Opened in August, 2011, Elizabeth Caruthers Park is located in the heart of the South Waterfront district. Amenities include a bocce court, walking paths, tables and chairs, and public art. It is also the home of the South Waterfront Farmers Market June-October.
The park is named for Elizabeth Caruthers, an early pioneer woman who was one of the first settlers in the southern part of the young city of Portland. Elizabeth Caruthers was born in Tennessee. In 1816 she married Joe Thomas, and the couple had one son. She later rejected her married name, and in 1847 she and the son, Finice Caruthers, came to Oregon. They settled here on the banks of the river near the abandoned 1842 Johnson cabin. Under the Donation Land Claim Act of 1850, they claimed this 640-acre section. Elizabeth died in 1857 and Finice in 1860. Their deaths, without wills or heirs, led to fraudulent claims and litigation, which reached the United States Supreme Court in 1868. There the matter was resolved in a landmark decision ruling that, under the 1850 Donation Act, a woman - married or not - had the same property rights as a man. SW Caruthers Street, SE Caruthers Street, and Caruthers Creek in Marquam Gulch also reflect the family's prominence in the early history of Portland.
OPEN: 5:00 am - midnight
WEBSITE: Elizabeth Caruthers Park
The South Waterfront offers instant access to some of Portland’s best hiking and biking trails. Enthusiasts have three easy ways to access area trails:
- The River Place/Waterfront paths
- The Springwater Corridor
- The SW Trails.
All of these hikes are part of the “40-Mile Loop” and the, now more than 140, miles of trails that run along the east and west banks of the Willamette.
South Waterfront residents are able to enjoy wildlife unlike any other urban neighborhood in Portland. Located across the Willamette River from Ross Island, it’s easy for residents to see young herons, osprey, and bald eagles nesting. The Audubon Society hosts hikes, regattas, and brewpub talks (Blue Heron Pale Ale), as well as year-round expeditions to Ross Island and the adjacent 140-acre Oaks Bottom Wildlife Refuge wetland.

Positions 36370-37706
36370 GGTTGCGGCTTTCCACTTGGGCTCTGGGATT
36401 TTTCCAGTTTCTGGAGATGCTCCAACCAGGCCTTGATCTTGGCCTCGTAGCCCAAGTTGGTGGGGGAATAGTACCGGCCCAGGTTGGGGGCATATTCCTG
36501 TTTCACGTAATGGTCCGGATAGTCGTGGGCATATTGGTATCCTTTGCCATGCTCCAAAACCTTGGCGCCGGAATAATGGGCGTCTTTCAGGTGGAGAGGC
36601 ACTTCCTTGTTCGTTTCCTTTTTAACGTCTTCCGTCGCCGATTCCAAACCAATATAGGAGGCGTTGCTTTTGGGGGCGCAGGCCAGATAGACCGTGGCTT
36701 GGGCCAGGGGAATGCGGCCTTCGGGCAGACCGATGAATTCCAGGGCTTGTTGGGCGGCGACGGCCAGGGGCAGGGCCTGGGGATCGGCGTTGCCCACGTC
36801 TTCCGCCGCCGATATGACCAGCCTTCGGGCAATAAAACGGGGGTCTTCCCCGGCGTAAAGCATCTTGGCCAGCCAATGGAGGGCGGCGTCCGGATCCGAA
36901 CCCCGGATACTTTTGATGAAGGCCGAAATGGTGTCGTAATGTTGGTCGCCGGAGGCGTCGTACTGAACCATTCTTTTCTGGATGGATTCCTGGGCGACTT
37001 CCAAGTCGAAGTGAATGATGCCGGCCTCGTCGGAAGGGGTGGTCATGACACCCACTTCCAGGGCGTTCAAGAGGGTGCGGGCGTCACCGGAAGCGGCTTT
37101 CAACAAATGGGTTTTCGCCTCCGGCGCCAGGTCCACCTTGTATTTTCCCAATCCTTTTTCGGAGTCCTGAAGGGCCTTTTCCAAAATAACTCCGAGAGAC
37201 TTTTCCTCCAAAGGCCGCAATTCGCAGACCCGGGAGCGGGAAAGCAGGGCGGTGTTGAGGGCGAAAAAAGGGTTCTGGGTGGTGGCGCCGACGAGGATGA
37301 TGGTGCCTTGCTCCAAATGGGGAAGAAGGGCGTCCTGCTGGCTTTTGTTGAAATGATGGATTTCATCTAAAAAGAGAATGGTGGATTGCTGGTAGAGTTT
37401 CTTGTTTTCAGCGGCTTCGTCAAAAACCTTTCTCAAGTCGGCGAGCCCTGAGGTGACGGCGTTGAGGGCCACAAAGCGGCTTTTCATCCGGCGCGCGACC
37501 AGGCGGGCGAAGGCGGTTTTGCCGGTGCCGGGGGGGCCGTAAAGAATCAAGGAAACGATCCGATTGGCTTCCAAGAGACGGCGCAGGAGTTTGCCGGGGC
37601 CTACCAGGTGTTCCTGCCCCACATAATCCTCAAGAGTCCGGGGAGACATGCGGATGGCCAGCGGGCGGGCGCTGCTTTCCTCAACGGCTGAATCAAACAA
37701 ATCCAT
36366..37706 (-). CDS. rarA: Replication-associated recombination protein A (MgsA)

Portland Audubon Society
In 2007, a pair of osprey began to make a home in the South Waterfront. Initially located in the north end of the Central District, the pair raised young that year. The following year, the nest had to be removed as it posed a threat to electrical equipment.
The osprey won the hearts of the community and members of the community pulled together to find a long-term solution. South Waterfront residents, PacifiCorp, Zidell Marine, Williams and Dame Developers, Audubon Society, the City of Portland, the South Waterfront Nature & Greenspaces Committee, Hoffman Construction, the South Waterfront Dog Park, and South Waterfront Community Relations have all contributed to finding a home for the osprey.
In 2009, Zidell Marine fabricated a new nesting platform and for two years (2009-2010), the osprey were located on Zidell property.
With the South Waterfront Greenway construction project underway, the osprey platform needed to be moved once more. The South Waterfront Dog Park took over ownership of the platform, and Portland Parks & Recreation issued a temporary permit so that the platform could be placed on the north end of the Greenway for the 2011 season.
When the Greenway is complete the platform will be located on the north end of the Greenway. There will also be a nesting platform on the south end of the Greenway atop one of the dolphins in the Willamette River.
Portland Audubon Society
The Nature & Greenspaces Commitee is composed of South Waterfront residents with an interest in preserving and enhancing the neighborhood's natural elements. Providing a comphensive balance between green buildings and green landspace is an important effort for this community. Nature & Greenspaces has been instrumental in shaping Elizabeth Caruthers Park and the South Waterfront Greenway, among other projects. The group is focused on bringing vital information concerning our local environment to the neighborhood via lectures, discussions, and debates. Resident Jim Luke is Board Chairman.
Interested parties are encouraged to join the committee. Contact Chairman Jim Luke at jim@lukeonline for more information.
Development of the South Waterfront neighborhood also includes plans to provide and restore habitat for wildlife. The plants in the bioswales, ecoroofs, gardens, and parks provide shelter and food for birds. These plants benefit both the native and migratory birds that pass through South Waterfront. Treatment of all storm water will help restore the health of the Willamette; plans to lessen the Greenway riverbank grade and provide improved plant cover along the shoreline will also benefit local salmon.